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Each year we attempt to surpass our lineup of Speakers; all to ensure that as delegates you receive the best possible opportunity for an educational, inspiring, and memorable experience. We bring in Speakers from across Australia, but also in every corner of the World. This guarantees a wide array of expertise, all in one place for the Parrots 2020 Convention!
Over the coming weeks we will reveal new Speakers, so ensure you check back on this page or alternatively follow our social media pages for more updates.
DR NEIVA GUEDES
Neiva is a Conservation Biologist, the Hyacinth Macaw Institute President, Professor Dr in Environment and Regional Development of Uniderp, Coordinator of Hyacinth Macaw Project and Urban Birds Project – Macaws in the City (Projeto Aves Urbanas - Araras na Cidade).
Neiva M. R. Guedes, graduated with a Bachelor in Biological Sciences by UFMS (1987), went on to obtain her Masters in Forestry Sciences by ESALQ/USP (1993), and polished off an impressive higher education portfolio with her Doctorate in Biological Sciences (Zoology) by UNESP/Botucatu (2009).
Neiva is the President of the Hyacinth Macaw Institute. She is also the Professor of the Postgraduate Program in Environment and Regional Development of Uniderp University. Since 1990 she has been executing and coordinating the Hyacinth Macaw Project, where she has developed studies on the basic biology and monitoring of the species, Anodorhynchus hyacinthinus, threatened with extinction until December 2014, when it left the Brazilian List of Endangered Species but remains vulnerable on the IUCN list.
In 2016 Neiva established a partnership with researchers from Bolivia and Paraguay for a Conservation Program of the Hyacinth Macaw in the Pantanal Biome.
In 2011 she started the Urban Birds Project - Macaws in the City, where she studied the establishment of macaws in the city. She participates in the research line: Use and Conservation of Pantanal and Cerrado Biodiversity, with researchers from the Postgraduate Program in Environment and Regional Development of Uniderp University.
Neiva promotes and coordinates education and environmental awareness activities with children and students and stimulates the Scientific and Pedagogical Tourism; as well as the citizen science involving the inhabitants in the activities of nature conservation.
Neiva supports the Conservation Program of the Lear's Macaw in Bahia and supports and collaborates with the Spix's Macaw in Nature Program. She was part of the team of the Program of Monitoring of Hyacinth Macaws in Tocantins. Neiva was part of the team of the Conservation Project of the Hyacinth Macaws in the Carajás mosaic.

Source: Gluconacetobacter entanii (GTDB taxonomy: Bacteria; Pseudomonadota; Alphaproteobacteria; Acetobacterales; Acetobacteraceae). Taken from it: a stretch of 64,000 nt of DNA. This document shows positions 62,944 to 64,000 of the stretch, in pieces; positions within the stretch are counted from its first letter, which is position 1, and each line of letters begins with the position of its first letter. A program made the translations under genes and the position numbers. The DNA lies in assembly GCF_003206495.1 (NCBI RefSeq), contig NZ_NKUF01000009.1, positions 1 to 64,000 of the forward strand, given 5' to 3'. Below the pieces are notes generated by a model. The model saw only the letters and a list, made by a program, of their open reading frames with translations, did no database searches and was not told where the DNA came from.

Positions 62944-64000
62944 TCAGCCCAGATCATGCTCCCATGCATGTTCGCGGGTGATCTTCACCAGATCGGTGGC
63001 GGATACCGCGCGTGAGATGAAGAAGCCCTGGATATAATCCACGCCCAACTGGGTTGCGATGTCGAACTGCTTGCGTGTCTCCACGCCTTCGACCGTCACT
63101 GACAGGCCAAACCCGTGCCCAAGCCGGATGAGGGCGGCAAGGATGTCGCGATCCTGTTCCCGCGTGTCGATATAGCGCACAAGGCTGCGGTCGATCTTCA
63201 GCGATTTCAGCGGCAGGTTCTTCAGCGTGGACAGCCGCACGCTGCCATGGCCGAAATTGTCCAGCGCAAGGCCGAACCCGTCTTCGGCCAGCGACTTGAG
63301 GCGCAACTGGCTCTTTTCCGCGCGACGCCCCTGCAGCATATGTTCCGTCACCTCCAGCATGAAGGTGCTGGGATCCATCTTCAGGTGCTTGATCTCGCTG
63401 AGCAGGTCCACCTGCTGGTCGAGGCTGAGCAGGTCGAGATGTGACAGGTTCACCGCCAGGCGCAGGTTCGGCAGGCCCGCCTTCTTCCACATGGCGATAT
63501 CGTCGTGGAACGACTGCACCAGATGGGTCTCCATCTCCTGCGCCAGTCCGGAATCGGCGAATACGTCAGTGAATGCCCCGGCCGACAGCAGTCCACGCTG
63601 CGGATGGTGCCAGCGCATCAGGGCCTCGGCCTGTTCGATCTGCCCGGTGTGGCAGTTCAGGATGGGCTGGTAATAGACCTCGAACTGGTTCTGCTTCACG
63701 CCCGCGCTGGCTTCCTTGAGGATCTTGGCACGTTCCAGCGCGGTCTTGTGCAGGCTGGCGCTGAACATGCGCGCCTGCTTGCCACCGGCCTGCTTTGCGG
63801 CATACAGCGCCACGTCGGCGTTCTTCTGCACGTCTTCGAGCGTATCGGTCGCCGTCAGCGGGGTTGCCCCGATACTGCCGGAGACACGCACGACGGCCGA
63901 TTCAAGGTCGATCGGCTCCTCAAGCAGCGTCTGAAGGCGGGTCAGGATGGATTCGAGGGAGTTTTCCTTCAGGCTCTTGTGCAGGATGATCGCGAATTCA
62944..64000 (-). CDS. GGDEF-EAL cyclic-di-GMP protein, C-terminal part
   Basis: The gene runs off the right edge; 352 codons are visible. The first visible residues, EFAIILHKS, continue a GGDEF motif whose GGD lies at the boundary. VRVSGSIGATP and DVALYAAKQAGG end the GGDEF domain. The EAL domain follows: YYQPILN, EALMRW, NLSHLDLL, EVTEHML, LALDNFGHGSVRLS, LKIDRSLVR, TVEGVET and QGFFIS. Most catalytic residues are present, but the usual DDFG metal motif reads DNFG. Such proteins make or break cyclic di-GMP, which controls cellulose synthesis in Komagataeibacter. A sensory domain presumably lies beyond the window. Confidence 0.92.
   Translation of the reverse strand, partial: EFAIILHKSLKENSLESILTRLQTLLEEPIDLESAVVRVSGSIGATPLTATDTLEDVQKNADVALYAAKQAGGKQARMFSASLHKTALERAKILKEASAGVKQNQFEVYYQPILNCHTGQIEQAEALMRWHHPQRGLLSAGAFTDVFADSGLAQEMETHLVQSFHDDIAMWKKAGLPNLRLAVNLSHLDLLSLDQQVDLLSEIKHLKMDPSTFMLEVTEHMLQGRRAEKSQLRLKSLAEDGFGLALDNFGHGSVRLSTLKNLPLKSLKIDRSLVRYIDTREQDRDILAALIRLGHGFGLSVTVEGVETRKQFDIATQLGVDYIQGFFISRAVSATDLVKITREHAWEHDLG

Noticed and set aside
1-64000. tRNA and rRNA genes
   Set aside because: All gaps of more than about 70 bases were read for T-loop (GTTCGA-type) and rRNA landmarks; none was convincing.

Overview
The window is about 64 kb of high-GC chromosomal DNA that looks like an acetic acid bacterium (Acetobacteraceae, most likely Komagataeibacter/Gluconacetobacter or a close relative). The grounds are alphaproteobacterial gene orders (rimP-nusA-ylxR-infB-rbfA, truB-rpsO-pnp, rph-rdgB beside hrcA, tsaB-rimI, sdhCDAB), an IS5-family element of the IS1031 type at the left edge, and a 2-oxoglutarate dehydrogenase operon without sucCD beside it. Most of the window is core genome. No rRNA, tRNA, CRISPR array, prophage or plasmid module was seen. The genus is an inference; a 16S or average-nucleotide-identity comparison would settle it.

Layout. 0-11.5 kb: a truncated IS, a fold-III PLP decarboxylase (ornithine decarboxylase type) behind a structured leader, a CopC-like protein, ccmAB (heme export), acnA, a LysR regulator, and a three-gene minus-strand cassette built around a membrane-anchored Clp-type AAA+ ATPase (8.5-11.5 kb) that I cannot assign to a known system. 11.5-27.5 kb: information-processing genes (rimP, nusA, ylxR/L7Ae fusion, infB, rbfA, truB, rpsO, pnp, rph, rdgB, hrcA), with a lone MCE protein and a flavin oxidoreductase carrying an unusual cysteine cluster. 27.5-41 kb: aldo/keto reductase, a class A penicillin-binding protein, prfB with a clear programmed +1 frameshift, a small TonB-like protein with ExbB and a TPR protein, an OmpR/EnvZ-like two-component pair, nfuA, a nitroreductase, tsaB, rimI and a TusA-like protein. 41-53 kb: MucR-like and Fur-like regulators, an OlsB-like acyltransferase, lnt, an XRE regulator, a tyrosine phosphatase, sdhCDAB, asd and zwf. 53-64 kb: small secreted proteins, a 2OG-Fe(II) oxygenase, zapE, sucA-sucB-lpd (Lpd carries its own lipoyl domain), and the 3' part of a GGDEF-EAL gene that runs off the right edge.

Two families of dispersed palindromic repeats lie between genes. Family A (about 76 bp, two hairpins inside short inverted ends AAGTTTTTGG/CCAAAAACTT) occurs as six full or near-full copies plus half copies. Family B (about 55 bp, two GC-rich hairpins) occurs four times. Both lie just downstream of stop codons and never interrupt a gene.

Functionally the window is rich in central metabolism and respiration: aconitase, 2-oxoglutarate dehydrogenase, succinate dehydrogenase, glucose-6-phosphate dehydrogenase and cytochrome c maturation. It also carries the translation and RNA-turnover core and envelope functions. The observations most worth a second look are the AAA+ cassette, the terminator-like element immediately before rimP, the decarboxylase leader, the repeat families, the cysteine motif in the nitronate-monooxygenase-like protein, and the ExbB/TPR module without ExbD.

Neiva supports the Art of Making and Recycling Project and the "Ponto de Cultura da Rede Morena Arte de Fazer e Reciclar" in Campo Grande-MS. She has experience in general biology, working mainly on the following subjects: Pantanal, Hyacinth Macaw, conservation, wildlife management, reproduction, observation tourism and environmental education.
She published several works in chapters of books, articles in periodicals and annals of congresses; as well as lecturing extensively in Brazil and abroad.
Neiva is the author of book "Blue Jewels across the Pantanal skies", with pictures of Luciano Candisani, launched in 2012 and is the author of six chapters of the book "Araras da Cidade - Música do Mato", of Thiago Quevedo, published in 2012.
Neiva also supervises students in research projects, Scientific initiation, Masters, Doctorate and Post Doctoral. She is on the Board of Parrots International, based in Los Angeles. She is a teacher in the subjects: Biodiversity - Use and Conservation, Ecology of Ecosystems and Seminars (in collaboration). She is part of the Network of Specialists in Nature Conservation.
John is well known as the owner of 'Cape Capers', a nature-orientated tour company focussing on Northern Australia.
John first visited the Iron Range district on Cape York Peninsula in 1983. He was taken in by both its remoteness and beauty. Ten years later he returned with a 35mm film camera to begin recording what he saw. Little did he know how important these images would become 25 years later.
Cape Capers has been strongly involved in scientific and conservation projects across Northern Australia, such as the Crimson Finch (impacted heavily by agricultural development), Golden-Shouldered Parrots, and the Palm Cockatoo (working with the Australian National University).
While politicians and sceptics debated global warming and its effect on climate John has returned year after year photographing and filming his observations.
The affect of unseasonal weather events and the forecast of them becoming more severe, more often now drives his desire to see a change in peoples' attitudes.
John is one of a growing group of citizen scientists voicing their concerns about what they are recording.
The presentations that John will provide Parrots 2020 with shall be on the birds of Northern Queensland, but also a presentation at the Conservation Dinner on climate change and its effect on the Australian subspecies of Eclectus Parrot.